Interesting Tidbits : The Lorain-Carnegie Bridge

by - 10/18/2009

As a bookworm, I often come across interesting tidbits of information that stick in my mind. And as a blogger, I'm often in need of inspiration to blog stuff about. I decided to combine the two and will be bringing an "Interesting tidbit" feature from now on, whenever possible.

Today's inspiration came from the book, Evidence of Murder by Lisa Black. The cause of my interest : The Lorain-Carnegie Bridge, now known as the Hope Memorial Bridge. Reason for my interest - Pairs of statues designed by sculptor Henry Hering and architect Frank Walker (titled the "Guardians of Traffic") stand on pylons at each end of the viaduct, symbolizing progress in transportation.


This is a 5,865 foot (1,787 meter) long art deco truss bridge crossing the Cuyahoga River in Cleveland, Ohio. It stands 93 feet (28 meters) above the waterline in order to allow shipping to pass. The bridge connects Lorain Avenue on Cleveland's west side and Carnegie Avenue on the east side, terminating just short of Progressive Field. When it opened in 1932, this new steel-and-concrete structure stood nearly a mile long and consisted of 13 cantilever truss spans varying in length from 299' over the river to 132' at the ends. A lower deck, intended to carry 4 lanes of vehicular traffic and 2 streetcar tracks, was never completed.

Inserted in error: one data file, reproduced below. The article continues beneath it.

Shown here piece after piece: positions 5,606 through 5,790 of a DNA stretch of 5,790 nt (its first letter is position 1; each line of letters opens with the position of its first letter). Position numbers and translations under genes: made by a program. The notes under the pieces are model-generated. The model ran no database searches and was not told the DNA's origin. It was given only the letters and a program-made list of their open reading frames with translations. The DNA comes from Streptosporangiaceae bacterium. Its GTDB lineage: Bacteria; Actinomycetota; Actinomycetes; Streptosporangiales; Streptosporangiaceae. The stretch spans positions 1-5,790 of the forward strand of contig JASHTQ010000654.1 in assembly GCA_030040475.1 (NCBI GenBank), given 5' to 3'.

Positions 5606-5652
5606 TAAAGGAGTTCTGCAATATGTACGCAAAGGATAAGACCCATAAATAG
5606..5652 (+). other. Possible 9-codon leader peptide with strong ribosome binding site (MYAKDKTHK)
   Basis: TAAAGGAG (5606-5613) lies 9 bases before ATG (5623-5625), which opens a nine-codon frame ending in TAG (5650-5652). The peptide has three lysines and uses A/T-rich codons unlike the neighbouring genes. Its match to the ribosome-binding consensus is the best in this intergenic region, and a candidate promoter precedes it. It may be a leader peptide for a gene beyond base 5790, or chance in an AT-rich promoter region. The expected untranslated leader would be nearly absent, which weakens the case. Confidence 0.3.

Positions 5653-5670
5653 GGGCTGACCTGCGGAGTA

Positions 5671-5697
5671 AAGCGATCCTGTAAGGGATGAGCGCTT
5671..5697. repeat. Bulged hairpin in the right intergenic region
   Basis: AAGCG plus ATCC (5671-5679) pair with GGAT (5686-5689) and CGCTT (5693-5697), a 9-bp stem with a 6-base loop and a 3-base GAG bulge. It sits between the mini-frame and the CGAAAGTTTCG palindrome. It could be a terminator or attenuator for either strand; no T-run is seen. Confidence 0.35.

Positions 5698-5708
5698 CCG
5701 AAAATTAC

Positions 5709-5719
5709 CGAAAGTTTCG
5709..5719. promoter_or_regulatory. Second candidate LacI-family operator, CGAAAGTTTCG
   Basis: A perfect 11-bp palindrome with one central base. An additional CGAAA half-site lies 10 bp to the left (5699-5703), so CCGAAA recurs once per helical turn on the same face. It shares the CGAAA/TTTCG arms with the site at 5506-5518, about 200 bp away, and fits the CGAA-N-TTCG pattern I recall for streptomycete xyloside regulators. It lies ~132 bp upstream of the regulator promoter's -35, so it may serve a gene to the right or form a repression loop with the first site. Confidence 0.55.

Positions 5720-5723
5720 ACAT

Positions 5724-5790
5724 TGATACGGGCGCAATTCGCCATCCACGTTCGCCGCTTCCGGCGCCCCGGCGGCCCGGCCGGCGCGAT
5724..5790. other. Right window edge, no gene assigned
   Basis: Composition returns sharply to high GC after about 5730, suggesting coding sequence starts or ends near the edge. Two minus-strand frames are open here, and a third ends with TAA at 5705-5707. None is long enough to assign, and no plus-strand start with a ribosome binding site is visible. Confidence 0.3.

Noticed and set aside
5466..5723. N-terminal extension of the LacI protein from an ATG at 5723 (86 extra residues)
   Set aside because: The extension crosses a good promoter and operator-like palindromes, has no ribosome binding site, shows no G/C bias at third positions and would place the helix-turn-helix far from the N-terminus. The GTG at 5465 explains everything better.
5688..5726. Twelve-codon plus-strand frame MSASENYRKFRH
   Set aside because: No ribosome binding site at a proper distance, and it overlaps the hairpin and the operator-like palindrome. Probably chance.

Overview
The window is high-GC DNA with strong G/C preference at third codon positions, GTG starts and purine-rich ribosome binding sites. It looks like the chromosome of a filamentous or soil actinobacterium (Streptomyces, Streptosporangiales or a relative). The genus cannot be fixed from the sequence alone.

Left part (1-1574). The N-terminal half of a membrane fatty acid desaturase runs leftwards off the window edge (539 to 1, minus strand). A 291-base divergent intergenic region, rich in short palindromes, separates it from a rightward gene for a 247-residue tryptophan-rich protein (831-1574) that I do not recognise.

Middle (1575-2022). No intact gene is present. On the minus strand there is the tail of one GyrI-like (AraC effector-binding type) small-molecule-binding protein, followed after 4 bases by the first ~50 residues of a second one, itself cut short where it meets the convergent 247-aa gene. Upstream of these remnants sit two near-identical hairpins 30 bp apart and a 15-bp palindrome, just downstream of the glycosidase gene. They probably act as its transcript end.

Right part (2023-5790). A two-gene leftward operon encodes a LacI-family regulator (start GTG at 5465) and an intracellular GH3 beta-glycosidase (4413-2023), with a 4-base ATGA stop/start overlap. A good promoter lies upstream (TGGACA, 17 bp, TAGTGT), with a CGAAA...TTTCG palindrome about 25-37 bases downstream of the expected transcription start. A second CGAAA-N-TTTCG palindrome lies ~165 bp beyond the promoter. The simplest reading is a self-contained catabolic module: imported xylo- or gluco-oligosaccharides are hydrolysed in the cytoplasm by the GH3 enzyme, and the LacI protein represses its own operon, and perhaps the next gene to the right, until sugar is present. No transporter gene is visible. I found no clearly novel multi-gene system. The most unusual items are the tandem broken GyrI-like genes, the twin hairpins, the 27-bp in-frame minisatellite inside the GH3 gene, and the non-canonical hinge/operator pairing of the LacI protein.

The bridge was designed by engineers Wilbur J Watson & Associates, with Frank Walker as consulting architect. One of the variations from strict engineering necessity was the curving of the lower edge of the trusses to give a more pleasing arched appearance, and the major architectural feature was the 4 massive stone pylons with 8 conventionalized figures representing Guardians of Traffic. Designed by Walker and sculpted by Henry Hering, they are transitional between a stylized classicism and the Modernistic or Art Deco style.

The bridge was closed in 1980-83 for the replacement of the concrete roadway deck. Upon reopening, it was renamed the Hope Memorial Bridge, in honor of the family of entertainer Bob Hope, who were Cleveland stonemasons.


Sources :
Encyclopedia of Cleveland History

Do you have any interesting tidbit for me? Let me know in the comments and who knows, I may make it a blog post one day!


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